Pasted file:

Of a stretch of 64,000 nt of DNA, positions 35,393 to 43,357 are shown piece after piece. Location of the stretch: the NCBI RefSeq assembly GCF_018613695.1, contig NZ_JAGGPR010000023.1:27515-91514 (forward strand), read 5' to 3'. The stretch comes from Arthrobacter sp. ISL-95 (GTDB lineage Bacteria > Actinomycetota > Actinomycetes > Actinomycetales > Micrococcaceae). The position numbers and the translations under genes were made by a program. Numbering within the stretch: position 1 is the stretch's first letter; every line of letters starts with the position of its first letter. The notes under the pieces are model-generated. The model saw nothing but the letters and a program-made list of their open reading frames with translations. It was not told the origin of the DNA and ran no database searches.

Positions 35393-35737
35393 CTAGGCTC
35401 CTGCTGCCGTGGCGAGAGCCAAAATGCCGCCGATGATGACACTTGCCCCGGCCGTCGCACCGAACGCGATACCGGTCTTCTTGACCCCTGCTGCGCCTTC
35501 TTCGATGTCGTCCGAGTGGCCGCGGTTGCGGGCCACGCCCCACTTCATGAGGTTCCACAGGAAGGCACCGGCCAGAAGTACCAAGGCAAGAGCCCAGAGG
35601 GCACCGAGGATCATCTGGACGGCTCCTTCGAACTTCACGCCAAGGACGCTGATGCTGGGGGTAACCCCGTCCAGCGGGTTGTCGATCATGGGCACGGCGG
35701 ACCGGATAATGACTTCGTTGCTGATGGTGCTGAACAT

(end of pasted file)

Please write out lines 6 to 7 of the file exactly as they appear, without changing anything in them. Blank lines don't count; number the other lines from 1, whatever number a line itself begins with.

35601 GCACCGAGGATCATCTGGACGGCTCCTTCGAACTTCACGCCAAGGACGCTGATGCTGGGGGTAACCCCGTCCAGCGGGTTGTCGATCATGGGCACGGCGG
35701 ACCGGATAATGACTTCGTTGCTGATGGTGCTGAACAT